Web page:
Rambo Tribble Rambo Tribble writes  |  about 2 months ago

Rambo Tribble (1273454) writes "Google is reported to be buying Divide, (formerly Enterproid), a firm focused on providing enterprise-grade security enhancements to the Android platform. This comes after Motorola acquired a similar company, 3LM, but it's unclear but what that entity might be going to Lenovo, with it's purchase of Motorola. Divide's technology is said to employ, '... a container approach, in which corporate information is separated from personal information on a device.'"
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Radioactivity Cleanup at Hanford, 25 Years On

Rambo Tribble Rambo Tribble writes  |  about 2 months ago

Rambo Tribble (1273454) writes "The cleanup of the Hanford Nuclear Reservation in Washington was supposed to be entering its final stages by now. The reality is far from that. The cleanup was to be managed under the 'Tri-Party Agreement', signed on May 15, 1989, which was supposed to facilitate cooperation between the agencies involved. Today, underfunded and overwhelmed by technical problems, the effort is decades behind schedule. Adding to the frustrations for stakeholders and watchdogs is a bureaucratic slipperiness on the part of the Federal Department of Energy. As one watchdog put it, 'We are constantly frustrated by how easily the Department of Energy slips out of agreements in the Tri-Party Agreement.'"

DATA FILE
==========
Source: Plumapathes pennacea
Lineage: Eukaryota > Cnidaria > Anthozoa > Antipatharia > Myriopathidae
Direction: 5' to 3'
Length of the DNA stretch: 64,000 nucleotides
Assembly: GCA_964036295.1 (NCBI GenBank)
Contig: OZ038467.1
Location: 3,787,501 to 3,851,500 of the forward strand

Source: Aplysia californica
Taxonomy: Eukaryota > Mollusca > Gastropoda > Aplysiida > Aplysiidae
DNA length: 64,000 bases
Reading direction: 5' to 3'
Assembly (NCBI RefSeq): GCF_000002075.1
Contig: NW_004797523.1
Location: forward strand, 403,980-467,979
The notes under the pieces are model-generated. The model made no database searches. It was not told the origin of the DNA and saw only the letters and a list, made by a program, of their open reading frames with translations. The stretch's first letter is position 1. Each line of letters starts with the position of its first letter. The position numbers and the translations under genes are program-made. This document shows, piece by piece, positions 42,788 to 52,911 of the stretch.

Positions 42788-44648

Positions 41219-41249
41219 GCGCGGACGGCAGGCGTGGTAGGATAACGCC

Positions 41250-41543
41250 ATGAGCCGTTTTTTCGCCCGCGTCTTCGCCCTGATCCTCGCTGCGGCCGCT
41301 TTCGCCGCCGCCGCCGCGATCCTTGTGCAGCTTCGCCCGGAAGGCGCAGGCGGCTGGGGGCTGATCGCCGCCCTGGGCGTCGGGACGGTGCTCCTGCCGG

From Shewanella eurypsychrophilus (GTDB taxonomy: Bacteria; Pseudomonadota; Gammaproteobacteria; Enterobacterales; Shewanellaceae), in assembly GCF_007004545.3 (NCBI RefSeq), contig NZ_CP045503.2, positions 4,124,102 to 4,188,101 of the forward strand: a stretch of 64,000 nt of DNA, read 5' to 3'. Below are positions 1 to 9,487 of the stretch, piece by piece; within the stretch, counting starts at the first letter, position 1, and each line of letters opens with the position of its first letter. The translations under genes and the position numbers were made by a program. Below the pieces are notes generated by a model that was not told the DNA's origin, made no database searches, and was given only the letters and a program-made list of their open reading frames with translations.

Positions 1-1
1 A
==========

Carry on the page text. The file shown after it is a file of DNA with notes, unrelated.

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Electromagnetic Noise Found to Affect Bird Navigation

Rambo Tribble Rambo Tribble writes  |  about 3 months ago

Rambo Tribble (1273454) writes "A 7-year German study has come to a troubling conclusion: the EM noise from human activities is interfering with birds' magnetic 'compass', and potentially disrupting migratory behavior. While science is unclear how the birds' compasses work, it is theorized it employs the quantum phenomenon of electron spin. As the lead researcher, Prof Henrik Mouritsen, is quoted as saying, 'A very small perturbation of these electron spins would actually prevent the birds from using their magnetic compass.' The BBC has a nice summary article, as well."
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SpaceX Wins Injunction Against Russian Rocket Purchases

Rambo Tribble Rambo Tribble writes  |  about 3 months ago

Rambo Tribble (1273454) writes "Reuters is reporting that Space Exploration Technologies, aka SpaceX, has won a Federal Claims Court temporary injunction against the purchase by United Launch Alliance of Russian-made rocket boosters, intended for use by the United States Air Force. In her ruling Judge Susan Braden prohibited ULA and the USAF, 'from making any purchases from or payment of money to [Russian firm] NPO Energomash.' United Launch Alliance is a joint venture of Boeing and Lockheed Martin."